We may never know the definitive answer to this one, but was hoping someone could shed some light in terms of educated opinions and/or factual evidence that points in a certain direction.
Here's what I know:
- There are lots of Southern styles of Kung Fu which appear to be of Shaolin origin
- The government of the People's Republic of China formally acknowledged the existence and destruction of a Southern Shaolin Temple
- An archeological excavation unearthed artifacts and monuments that point to Fujian province as the original source
- At least the following cities/towns contain ruins of temples which they lay claim as being the site of the destroyed Southern Shaolin Monastery:
- I heard that for economic reasons, the Chinese government is officially saying Quanzhou because it is less remote and thus more accessible (within a few kilometers of the city) and will thus appeal to more tourists, but that the archeological findings point to Fuqing. Also for economic reasons they are now going ahead with a so-called "Western Shaolin Temple" which I've personally never even heard of, may be a money-grab?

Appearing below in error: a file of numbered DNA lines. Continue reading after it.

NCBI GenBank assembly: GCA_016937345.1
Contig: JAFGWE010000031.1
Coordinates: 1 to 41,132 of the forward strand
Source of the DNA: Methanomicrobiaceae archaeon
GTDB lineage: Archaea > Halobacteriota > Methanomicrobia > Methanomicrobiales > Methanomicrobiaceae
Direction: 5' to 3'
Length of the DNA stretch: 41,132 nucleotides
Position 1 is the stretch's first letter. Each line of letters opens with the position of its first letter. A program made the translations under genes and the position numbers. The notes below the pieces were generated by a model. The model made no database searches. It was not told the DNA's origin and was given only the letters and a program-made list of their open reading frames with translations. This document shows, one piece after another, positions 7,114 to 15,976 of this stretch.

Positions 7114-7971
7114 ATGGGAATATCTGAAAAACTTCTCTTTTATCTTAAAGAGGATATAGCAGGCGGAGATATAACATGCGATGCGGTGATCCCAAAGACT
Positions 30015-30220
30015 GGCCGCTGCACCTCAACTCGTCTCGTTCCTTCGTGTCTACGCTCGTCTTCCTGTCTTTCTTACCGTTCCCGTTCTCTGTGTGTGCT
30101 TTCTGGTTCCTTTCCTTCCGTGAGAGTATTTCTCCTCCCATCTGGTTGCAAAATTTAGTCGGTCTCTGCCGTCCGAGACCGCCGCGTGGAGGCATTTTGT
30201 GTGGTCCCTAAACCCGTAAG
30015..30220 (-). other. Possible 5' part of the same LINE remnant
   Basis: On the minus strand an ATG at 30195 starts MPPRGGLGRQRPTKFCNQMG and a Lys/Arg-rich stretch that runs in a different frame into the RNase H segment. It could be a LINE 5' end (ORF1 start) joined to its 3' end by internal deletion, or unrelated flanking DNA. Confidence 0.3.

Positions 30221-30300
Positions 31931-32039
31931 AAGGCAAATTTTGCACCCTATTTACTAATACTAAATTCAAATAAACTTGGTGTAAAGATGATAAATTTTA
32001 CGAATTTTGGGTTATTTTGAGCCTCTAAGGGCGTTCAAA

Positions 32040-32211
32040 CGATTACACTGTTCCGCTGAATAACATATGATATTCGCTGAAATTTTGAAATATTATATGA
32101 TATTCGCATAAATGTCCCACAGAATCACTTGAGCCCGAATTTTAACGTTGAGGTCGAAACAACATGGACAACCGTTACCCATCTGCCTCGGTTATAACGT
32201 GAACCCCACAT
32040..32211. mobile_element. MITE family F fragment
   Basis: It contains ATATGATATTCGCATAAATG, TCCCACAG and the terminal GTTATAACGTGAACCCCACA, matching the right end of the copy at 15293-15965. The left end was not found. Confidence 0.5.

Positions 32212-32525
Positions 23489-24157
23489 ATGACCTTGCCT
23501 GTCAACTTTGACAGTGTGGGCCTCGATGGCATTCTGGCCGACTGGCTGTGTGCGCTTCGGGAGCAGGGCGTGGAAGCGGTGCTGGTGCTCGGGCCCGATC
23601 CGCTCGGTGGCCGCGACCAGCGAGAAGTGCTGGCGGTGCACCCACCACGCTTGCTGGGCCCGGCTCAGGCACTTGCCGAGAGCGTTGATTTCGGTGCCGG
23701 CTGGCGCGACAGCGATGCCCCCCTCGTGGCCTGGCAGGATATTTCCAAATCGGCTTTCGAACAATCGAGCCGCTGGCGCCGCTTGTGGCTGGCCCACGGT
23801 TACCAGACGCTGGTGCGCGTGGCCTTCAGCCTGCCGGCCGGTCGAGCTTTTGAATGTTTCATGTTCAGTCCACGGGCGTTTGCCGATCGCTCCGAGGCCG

Oh, and of course there's also the infamous Chinese saying: "Northern kicks, Southern fists" as an ideal combination of fighting styles (or what to beware of when facing an opponent from each region), because of each region's strengths, indicating a difference of styles by geographic region and thus reinforcing the idea of a Southern Shaolin Temple and of course the accepted Northern Shaolin Temple in Henan province.
We may never know the exact truth, but hopefully someone here knows more than me.